Most Active Stories
Tue January 10, 2012
Dr. Beth O'Leary, New Mexico State University - Protecting Lunar Landing Sites
Albany, NY – In today's Academic Minute, Dr. Beth O'Leary of New Mexico State University explains the emerging need to protect historically important sites on the moon.
Beth O'Leary is an associate professor of anthropology at New Mexico State University where her areas of interest include both cultural anthropology and archeology. She is an expert in the archaeology of outerspace and in June 2009 she published, The Handbook of Space Engineering, Archaeology and Heritage.
Dr. Beth O'Leary - Protecting Lunar Landing Sites
The moon is a place in the night sky where memories are stored. Cultures from Australia to the Arctic value its presence in their stories, and rituals. But no one had actually been there until 1969. The first landing on the moon by two humans at the Apollo 11 Tranquility Base site is one of the most extraordinary events in the history of humanity. It rivals the first use of fire. The Apollo astronauts created the first archaeological site leaving boot tracks, scientific experiments and debris on another celestial body. During the Cold War there were robotic missions by the both the US and USSR. To date there are 80 sites and over 100 metric tons of cultural material on the moon. The lunar assemblage has tools like the lunar laser ranging retro- reflector (which is still providing data today) and trash like discarded food bags. Tranquility Base is part of a cultural landscape, a critical link to Kennedy Space Center and myriad facilities in the world which produced the material culture of space exploration.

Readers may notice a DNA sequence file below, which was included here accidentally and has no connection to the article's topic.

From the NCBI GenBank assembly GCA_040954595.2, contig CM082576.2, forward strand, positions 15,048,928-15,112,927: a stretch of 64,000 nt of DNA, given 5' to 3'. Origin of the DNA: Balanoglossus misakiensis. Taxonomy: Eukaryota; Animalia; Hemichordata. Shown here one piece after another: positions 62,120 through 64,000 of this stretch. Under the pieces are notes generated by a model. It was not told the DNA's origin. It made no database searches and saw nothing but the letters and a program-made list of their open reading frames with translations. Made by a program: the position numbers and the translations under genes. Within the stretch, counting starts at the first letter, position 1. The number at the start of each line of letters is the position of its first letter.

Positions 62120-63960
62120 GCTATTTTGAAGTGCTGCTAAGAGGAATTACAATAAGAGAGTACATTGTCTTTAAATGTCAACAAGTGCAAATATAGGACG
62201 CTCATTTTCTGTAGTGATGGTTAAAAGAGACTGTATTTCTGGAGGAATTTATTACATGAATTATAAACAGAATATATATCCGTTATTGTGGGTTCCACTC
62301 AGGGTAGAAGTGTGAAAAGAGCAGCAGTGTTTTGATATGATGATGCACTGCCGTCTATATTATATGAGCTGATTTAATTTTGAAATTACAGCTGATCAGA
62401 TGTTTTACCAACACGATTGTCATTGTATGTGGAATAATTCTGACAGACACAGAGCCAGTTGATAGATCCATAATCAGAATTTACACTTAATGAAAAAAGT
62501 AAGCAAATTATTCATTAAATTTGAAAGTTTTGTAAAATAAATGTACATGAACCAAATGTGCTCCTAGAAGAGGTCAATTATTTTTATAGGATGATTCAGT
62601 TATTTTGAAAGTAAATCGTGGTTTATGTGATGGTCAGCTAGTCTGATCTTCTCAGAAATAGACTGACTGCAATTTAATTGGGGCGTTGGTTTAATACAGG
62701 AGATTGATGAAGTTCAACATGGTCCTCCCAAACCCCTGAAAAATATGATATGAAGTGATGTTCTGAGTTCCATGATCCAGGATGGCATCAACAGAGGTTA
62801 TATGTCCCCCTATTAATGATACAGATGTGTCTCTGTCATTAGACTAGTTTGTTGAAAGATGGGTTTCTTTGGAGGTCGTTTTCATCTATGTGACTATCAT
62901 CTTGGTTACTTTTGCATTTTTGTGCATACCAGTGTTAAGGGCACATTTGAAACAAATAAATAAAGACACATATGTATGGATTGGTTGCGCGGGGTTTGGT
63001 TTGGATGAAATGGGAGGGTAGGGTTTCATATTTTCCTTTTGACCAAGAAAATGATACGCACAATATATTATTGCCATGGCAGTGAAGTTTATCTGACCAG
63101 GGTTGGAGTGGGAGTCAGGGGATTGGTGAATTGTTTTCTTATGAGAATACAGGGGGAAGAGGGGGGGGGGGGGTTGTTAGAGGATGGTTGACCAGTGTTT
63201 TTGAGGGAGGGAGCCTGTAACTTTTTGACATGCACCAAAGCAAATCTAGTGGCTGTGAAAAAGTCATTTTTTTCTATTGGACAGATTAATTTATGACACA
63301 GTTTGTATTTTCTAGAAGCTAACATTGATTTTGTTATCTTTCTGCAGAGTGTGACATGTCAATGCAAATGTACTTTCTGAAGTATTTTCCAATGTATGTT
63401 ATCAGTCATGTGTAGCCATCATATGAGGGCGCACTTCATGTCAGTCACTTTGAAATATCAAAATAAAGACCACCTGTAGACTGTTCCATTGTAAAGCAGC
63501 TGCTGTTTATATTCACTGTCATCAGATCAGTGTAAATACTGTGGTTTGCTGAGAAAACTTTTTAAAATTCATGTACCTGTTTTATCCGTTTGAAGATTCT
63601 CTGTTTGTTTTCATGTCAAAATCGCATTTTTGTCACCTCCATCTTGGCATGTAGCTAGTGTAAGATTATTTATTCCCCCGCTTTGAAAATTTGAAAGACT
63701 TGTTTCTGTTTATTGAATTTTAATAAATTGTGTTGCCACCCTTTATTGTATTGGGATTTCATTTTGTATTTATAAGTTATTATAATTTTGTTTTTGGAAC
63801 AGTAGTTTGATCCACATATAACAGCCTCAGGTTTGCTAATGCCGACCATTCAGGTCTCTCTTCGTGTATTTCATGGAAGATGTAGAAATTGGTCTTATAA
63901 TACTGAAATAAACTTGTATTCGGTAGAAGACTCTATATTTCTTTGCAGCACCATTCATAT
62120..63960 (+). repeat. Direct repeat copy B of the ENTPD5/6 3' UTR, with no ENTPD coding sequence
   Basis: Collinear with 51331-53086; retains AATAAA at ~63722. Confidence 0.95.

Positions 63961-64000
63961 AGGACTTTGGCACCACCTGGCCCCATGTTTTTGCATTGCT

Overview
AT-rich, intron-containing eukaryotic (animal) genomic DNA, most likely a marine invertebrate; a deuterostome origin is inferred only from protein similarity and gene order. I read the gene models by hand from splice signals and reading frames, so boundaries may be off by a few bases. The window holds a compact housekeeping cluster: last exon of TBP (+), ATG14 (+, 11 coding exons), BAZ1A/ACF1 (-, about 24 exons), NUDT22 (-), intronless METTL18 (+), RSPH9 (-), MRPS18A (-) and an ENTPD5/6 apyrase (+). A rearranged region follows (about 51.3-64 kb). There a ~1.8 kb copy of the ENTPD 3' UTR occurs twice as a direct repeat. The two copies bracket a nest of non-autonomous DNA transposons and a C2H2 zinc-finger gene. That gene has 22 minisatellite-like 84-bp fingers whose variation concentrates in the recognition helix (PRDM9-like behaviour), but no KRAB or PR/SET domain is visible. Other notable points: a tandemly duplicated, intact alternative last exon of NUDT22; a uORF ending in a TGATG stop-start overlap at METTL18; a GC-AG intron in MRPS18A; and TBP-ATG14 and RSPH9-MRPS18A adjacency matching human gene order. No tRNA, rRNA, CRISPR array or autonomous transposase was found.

I am a part of a new field - space archaeology and heritage - which values the recent journey to the ultimate frontier. Space archaeologists recognize a network of artifacts which demonstrate the scientific evolution of leaving the surface of the earth. It includes the Vanguard satellite, predicted to be in orbit for 600 years. This July, NASA recognized the importance of all the lunar sites that it created and has written guidelines for future space-faring entities to help protect the lunar artifacts and the scientific value of that extraordinary material. We are on the verge of a new Space Age that will see commercial entities and nations going back to the Moon. Space archaeology seeks to find ways to evaluate and preserve critical phases of space exploration. The NASA document is one important first step in lunar historic preservation.